"The tests prove that it is feasible to broadcast analog and IBOC digital signals over the same equipment without combining them in a high-level injector-type system - and without causing interference," said Surette. "In practical terms, this process allows stations operating on combiners to forego many of the start-up and operating costs of IBOC implementation. Since the digital and analog signals are never combined, the losses associated with injecting the digital onto the analog carrier are eliminated. The 90 percent digital and 10 percent analog signal losses associated with normal high-level IBOC combining are eliminated. For multi-station sites where ac power, air conditioning and space increases make standard high-level combining especially expensive, this technique provides a real alternative."



The Shively antenna patch, showing the RF connection from the IBOC feed to the lower half of the Shively antenna.

The Cougar Mountain test is being conducted on Entercom’s Shively Labs Model 2540 combiner using a Broadcast Electronics Fsi-10 IBOC signal generator, BE-Fxi-60 digital FM exciter coupled into a broadband FM-1C1 transmitter and an Ibiquity DAB encoder and processing equipment. To keep the DAB signals within the Ibiquity spectral mask, the RF output of the DAB package was fed into a small Shively IBOC filter before coupling into the existing combiner module.

"I am very pleased with the results of this proof-of-concept test and I want to thank all the participants, " said Marty Hadfield, Entercom’s vice president of engineering. "Stations implementing this novel use of existing multi-station balanced FM combining equipment will realize significant cost savings over the options if installing a separate, multi-station IBOC combiner at their site or the alternatives of expensive high- and low-level combining techniques." Hadfield continued, "This test was a success when the Ibiquity DAB signal from the Broadcast Electronics transmitter package connected [using a conventional low-power EMR RF isolator] through the normally terminated ports of the Shively balanced combiner modules and into half of the Shively panel antenna [effectively to a separate antenna]. In this particular test configuration, the analog transmitter is a vintage Collins 831G-2 providing 10kW output power. The DAB package is running an average transmitter power output of 100W. The center of radiation difference between the two halves of the split-fed Shively panel antenna is just 10 meters, and they exhibit comparable gain factors and envelope patterns, thus providing reasonable assurances that the analog and digital signals maintain their complementary carrier levels throughout the coverage area."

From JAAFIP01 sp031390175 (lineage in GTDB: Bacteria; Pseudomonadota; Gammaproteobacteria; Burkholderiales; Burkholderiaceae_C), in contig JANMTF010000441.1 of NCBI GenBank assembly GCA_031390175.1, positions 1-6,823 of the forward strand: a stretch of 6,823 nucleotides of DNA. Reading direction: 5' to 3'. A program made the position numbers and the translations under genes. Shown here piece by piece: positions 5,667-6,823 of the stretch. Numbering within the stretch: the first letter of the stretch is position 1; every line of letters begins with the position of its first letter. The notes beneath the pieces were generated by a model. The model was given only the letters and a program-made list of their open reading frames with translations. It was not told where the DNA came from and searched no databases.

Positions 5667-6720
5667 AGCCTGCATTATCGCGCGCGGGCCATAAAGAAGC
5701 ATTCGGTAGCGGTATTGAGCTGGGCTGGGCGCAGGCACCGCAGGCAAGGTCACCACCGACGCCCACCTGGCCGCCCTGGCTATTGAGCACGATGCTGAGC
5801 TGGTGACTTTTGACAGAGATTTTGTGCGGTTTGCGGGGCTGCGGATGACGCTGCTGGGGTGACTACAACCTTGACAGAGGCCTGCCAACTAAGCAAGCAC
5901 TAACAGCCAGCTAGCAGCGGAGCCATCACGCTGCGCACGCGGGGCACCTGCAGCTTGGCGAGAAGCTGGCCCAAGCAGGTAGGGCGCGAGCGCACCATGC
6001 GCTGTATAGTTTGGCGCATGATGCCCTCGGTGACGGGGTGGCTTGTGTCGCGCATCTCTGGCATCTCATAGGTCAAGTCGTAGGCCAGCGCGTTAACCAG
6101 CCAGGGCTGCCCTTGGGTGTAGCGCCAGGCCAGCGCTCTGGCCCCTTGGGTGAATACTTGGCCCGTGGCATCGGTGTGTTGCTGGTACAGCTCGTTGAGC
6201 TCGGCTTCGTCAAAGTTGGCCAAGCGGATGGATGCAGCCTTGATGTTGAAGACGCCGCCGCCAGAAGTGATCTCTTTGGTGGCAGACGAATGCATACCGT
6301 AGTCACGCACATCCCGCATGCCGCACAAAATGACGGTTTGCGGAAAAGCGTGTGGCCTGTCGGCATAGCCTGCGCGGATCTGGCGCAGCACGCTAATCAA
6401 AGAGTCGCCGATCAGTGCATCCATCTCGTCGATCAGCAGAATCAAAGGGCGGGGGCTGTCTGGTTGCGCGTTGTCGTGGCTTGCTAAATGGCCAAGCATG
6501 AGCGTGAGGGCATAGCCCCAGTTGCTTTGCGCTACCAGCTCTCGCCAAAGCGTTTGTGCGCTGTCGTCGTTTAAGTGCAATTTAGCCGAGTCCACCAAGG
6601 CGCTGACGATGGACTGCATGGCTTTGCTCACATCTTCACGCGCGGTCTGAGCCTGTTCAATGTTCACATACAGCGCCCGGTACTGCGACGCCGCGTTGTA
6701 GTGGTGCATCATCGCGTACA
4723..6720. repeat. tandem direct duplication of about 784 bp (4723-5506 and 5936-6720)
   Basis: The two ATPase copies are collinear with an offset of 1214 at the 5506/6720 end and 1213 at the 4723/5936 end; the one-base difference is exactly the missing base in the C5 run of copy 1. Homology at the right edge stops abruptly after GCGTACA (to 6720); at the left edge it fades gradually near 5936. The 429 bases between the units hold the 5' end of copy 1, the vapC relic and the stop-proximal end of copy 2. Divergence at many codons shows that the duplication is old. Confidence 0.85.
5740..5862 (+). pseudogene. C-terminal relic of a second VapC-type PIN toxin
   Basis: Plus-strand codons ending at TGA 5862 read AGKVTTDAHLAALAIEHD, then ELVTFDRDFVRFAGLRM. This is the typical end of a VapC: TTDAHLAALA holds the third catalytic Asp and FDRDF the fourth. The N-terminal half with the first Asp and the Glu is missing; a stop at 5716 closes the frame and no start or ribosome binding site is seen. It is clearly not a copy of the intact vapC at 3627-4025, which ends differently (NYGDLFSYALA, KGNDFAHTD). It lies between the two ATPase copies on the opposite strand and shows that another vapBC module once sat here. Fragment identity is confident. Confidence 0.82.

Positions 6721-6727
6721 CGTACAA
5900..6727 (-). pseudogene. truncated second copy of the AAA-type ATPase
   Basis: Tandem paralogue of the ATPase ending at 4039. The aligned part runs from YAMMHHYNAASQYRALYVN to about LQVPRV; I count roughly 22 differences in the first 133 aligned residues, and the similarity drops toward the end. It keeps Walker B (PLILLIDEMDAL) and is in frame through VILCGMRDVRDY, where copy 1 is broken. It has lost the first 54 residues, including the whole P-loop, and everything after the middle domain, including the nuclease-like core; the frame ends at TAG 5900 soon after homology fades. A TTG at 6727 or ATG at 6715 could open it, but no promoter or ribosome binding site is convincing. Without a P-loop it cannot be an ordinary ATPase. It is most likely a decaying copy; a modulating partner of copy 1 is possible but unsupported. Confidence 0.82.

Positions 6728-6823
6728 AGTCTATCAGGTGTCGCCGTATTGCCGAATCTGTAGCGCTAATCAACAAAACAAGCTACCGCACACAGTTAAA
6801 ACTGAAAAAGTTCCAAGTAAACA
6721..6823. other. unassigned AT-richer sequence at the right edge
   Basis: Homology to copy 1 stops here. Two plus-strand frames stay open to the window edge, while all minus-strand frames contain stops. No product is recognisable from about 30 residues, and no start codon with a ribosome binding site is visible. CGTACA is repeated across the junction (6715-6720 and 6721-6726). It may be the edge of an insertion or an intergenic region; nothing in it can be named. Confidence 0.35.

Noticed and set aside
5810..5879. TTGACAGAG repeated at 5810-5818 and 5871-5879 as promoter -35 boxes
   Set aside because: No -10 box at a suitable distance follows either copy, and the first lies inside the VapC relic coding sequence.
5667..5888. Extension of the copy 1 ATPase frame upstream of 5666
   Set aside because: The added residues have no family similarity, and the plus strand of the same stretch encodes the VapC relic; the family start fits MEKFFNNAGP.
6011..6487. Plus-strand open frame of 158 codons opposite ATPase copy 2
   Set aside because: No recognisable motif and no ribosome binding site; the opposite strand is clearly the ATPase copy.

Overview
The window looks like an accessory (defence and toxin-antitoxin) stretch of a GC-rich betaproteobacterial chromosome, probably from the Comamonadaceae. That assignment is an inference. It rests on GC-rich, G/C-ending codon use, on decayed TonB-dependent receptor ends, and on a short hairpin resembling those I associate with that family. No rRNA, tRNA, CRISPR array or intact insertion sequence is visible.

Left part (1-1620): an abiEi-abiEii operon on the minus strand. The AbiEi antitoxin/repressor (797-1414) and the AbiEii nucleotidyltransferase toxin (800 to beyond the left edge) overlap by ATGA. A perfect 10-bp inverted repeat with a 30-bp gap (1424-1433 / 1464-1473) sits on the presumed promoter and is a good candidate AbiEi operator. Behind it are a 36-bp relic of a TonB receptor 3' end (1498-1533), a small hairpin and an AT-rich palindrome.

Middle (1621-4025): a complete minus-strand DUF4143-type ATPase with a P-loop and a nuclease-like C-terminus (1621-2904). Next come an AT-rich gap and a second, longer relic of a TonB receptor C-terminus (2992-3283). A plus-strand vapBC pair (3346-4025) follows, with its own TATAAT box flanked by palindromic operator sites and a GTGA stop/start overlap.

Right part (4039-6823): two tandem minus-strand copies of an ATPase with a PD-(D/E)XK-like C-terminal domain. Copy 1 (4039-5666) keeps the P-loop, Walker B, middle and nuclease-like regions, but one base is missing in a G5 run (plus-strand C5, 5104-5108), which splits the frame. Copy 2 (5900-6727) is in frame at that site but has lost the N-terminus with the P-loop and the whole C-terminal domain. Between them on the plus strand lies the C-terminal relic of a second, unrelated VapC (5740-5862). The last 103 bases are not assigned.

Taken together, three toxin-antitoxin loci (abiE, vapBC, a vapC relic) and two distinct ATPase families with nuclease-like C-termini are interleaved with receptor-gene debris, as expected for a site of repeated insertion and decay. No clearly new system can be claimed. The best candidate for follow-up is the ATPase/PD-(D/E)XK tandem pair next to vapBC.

The test participants include:

Shively Labs

Robert Liebe, senior RF technician



Broadcast Electronics

John Abdnour, RF national accounts manager
Richard Hinkle, director of engineering, RF Products
Jay Linderer, principle engineer
Jeff Bemrose



Ibiquity

Tom Walker



Entercom

Tom Pierson, Entercom Seattle market chief engineer
Clay Freinwald, Entercom Seattle senior facilities manager
John Price, assistant to VP Engineering, Entercom



Information provided by Shively Labs.